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August 31, 2007

Table of Contents - 08/07

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No News Posted in July, 2007
Table of Contents 05/07
Table of Contents 04/07

08/28/07 – Dispelling Irish Language Myths
SF 08/28/07 Dispelling Irish Language Myths - Brolly MLA
IT 08/29/07 DUP Criticises 'Hierarchy Of Victims'
RT 08/28/07 Six E. Coli Cases Investigated In Co Sligo
AN 08/28/07 Opin: Bands Hit Sour Note
DJ 08/28/07 World Class Derry Men In New TV Series
BN 08/28/07 WW II Mine Safely Detonated Off Cork Coast

08/28/07 – UDA Accused of Tar & Feather Attack
BB 08/28/07 Man In 'Tar And Feather' Attack
DJ 08/28/07 SF Meet Police Over Boys' Parade
BB 08/28/07 Fresh Light On Sectarian Murder
BT 08/28/07 Opin: Mob Rule Indefensible

08/27/07 – Govt Accused Over Murder Probe Funding
UT 08/27/07 Government Accused Over Murder Probe Funding
IT 08/27/07 SF Calls For Crackdown On Drug Crime

08/26/07 – Reynolds To Chair Drumcree Talks
UT 08/26/07 Former Taoiseach To Chair Talks
SL 08/26/07 MP's Anger Over Garda 'Collusion' Tribunal Dithering
SB 08/26/07 Informer Claim Can Hurt Sinn Fein
SL 08/26/07 Rival UDA Factions Clash Inside Jail
SL 08/26/07 Hospital Leak Linked To Witness In LVF Case
SL 08/26/07 Adair's Son Back Behind Bars After High-Speed Chase
II 08/26/07 Opin: SF Is Back Playing 'Wind Up The Prods'
AN 08/25/07 Largest Mural Yet
TD 08/26/07 Celtic Tradition Alive On City's Waterfront

08/24/07 - Troubles Group Will Meet Public
BB 08/24/07 Troubles Group Will Meet Public
DJ 08/24/07 Shotgun Blast Through Bradley's Front Door
BT 08/24/07 Unity 'Not Unthinkable'
BT 08/24/07 £1.5 Billion: Price Paid For Sectarianism In Ulster
SF 08/24/07 UUP Have Nothing To Fear From Irish Language
SF 08/24/07 Parade Needs To Ensure No Repeat Of Breaches
IT 08/24/07 Pat Rabbitte: Career At A Glance (Timeline)
IM 08/24/07 Opin: Michael Collins - The Truth
IT 08/24/07 RTÉ Radio Is Holding Its Own
DN 08/24/07 A Dark Tale Of Crucifixtion In Ramelton Church
BN 08/24/07 'Time To Look After Donegal's B&B Sector'

08/24/07 – Pat Rabitte Resigns as Labour Party Leader
EX 08/24/07 Rabbitte’s Exit Leaves Leadership Race Wide Open
SF 08/24/07 Ó Caoláin Responds To Rabbitte’s Resignation
GU 08/24/07 Adams: Panic At Passport Control
SF 08/24/07 Govt Responsible For Water Crisis In Galway
BN 08/23/07 Ireland Among Most Indebted Societies In Europe

08/21/07 – Fresh Moves on 26 Killings
BT 08/21/07 Fresh Moves On 26 Controversial Troubles Killings
BB 08/21/07 NIO Has No Record Of Legal Bills
SF 08/21/07 NIO Judicial Reviews
SF 08/21/07 Tara Decision A Blow To National Heritage
BB 08/21/07 Denmark 0-4 Republic Of Ireland
BT 08/21/07 3,000 Birds' Eggs Stolen From Island
BT 08/21/07 New Ulster Movies At Major Film Festival
TD 08/21/07 Celtic Culture

08/22/07 – McAliskey Was in NI During Bomb
BB 08/22/07 McAliskey 'Was In NI During Bomb'
SF 08/22/07 SF Calls For McAliskey Extradition ToBe Dropped
FH 08/22/07 Hunger Strike Commemoration
ND 08/22/07 Loyalist Presence Is Blasted
TE 08/22/07 Michael Collins Was A Peace Icon, Says Puttnam
IN 08/22/07 Opin: Michael Collins Was A Cold-Blooded Killer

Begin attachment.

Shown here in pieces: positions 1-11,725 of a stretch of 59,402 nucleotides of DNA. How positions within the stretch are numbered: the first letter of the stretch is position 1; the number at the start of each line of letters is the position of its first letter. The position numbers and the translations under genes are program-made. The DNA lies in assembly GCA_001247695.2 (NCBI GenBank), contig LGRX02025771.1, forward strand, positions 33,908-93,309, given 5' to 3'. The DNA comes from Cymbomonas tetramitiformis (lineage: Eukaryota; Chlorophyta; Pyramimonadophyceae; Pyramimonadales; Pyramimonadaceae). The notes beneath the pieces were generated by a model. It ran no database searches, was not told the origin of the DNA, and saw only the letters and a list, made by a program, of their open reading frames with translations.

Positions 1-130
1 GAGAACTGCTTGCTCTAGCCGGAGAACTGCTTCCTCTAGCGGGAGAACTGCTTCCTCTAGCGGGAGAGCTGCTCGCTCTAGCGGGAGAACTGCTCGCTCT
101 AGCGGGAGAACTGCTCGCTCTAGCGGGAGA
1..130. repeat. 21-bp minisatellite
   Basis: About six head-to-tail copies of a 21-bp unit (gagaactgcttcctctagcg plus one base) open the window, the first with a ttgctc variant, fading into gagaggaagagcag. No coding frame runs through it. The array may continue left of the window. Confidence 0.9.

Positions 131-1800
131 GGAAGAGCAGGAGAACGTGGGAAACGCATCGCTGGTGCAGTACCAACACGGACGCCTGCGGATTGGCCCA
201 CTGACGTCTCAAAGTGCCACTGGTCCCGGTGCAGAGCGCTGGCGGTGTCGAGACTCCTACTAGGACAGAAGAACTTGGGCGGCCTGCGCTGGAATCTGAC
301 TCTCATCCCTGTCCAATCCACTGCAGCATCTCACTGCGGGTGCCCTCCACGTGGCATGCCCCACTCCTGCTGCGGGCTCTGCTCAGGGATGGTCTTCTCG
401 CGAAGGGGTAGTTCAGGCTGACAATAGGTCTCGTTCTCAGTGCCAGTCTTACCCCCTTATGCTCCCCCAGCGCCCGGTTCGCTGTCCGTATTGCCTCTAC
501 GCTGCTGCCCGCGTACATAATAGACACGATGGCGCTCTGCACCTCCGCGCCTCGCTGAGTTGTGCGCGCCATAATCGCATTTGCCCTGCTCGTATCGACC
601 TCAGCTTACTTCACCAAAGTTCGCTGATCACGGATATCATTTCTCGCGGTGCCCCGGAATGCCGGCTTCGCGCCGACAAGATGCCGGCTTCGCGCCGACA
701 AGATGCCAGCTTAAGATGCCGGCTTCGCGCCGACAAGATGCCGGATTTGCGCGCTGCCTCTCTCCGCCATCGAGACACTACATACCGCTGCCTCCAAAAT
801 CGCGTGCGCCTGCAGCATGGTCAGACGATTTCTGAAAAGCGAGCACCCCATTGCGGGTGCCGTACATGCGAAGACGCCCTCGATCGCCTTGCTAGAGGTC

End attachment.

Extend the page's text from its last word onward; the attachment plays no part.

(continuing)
IT 08/22/07 Teen (16) Held In NI Murders Inquiry
BT 08/22/07 Robinson Challenges Coalition Critics
BT 08/22/07 Opin: Peter Robinson: Our Brave New World

08/22/07 – Civil Service Caught Up In Web Scandal
BT 08/21/07 Civil Service Caught Up In Web Scandal
NL 08/21/07 Identity Of Sinn Fein 'Spy' Revealed On Blogs
DJ 08/20/07 Canadian Student Told Derry 'Didn't Exist'
UT 08/21/07 Assets Recovery Agency Boss Bowing Out
BT 08/22/07 Terrorist Videos On YouTube
GU 08/22/07 Opin: Roisin McAliskey A Decade Of Injustice
BT 08/22/07 Opin: Get It Right, You Tubes!
BT 08/22/07 Opin: Now Gerry's On A Collusion Course ...
NL 08/21/07 Opin: The War's Over – But Who Won?
TU 08/21/07 Rev. Greg Brennan: Dedicated Priest, Troy Native Dies

08/19/07 – Nelson Report Critical of RUC Over Threats
SL 08/19/07 Nelson Report Critical Of RUC Over Threats
SF 08/19/07 Catholic Move Out As Loyalists Take Over Rasharkin
BB 08/18/07 UDA Guns Ultimatum 'Not Debated'
IT 08/19/07 DUP MP To Name Sinn Féin 'Spy'
II 08/19/07 Opin: Silent As The Grave While Killers Escape
BB 08/19/07 Aer Lingus Intervention Ruled Out
BN 08/19/07 Government Split On Shannon-Heathrow Decision
RT 08/19/07 Puttnam Delivers Collins Oration

08/16/07 – Death Threats For Sinn Féin Councillor
EE 08/16/07 Death Threats For Sinn Féin Councillor
SF 08/16/07 Threat Caller Traumatises Council Official
AP 08/16/07 Paisley Position On Irish Language Slammed
IV 08/16/07 UDA Money On The Brink
BN 08/16/07 Academics To Discuss Easter Rising Legacy
BB 08/16/07 PSNI Officers 'Lack Forensic Basics'
BT 08/16/07 Irish-Speaking School Closure Is Backed By Ruane
IT 08/16/07 RTÉ Confirms Beverley Flynn Payment
BT 08/16/07 Trimble Has 'No Regrets' Over Assembly Absence
BB 08/16/07 NI 'Now More Popular Destination'
BN 08/16/07 Viking Ship To Be Hoisted Out Of Liffey
IT 08/16/07 Sea Eagle Reintroduced After 100 Years

08/15/07 – PSNI Plans To Decimate Vehicle Fleet
IT 08/15/07 PSNI Plans To Decimate Vehicle Fleet
BB 08/15/07 Wikipedia 'Shows CIA Page Edits'
DJ 08/15/07 Firefighters Endure Further Attacks By Youths
SF 08/15/07 Attacks On Fire Service Have To Stop
RT 08/15/07 E. Coli Contaminates Swords Water
BN 08/15/07 Leaving Cert Grades Down In Irish And Maths
IT 08/16/07 Oaks Planted In Glendalough Renew Irish-Viking Links

08/15/07 – Paisley To Block Irish Language Act
IT 08/15/07 Paisley To Block Irish Language Act
SF 08/15/07 Paisley' Views At Odds With New Political Arena
SM 08/12/07 Diplock Courts Ended July 31st
UT 08/15/07 Government Marks Its First 100 Days In Office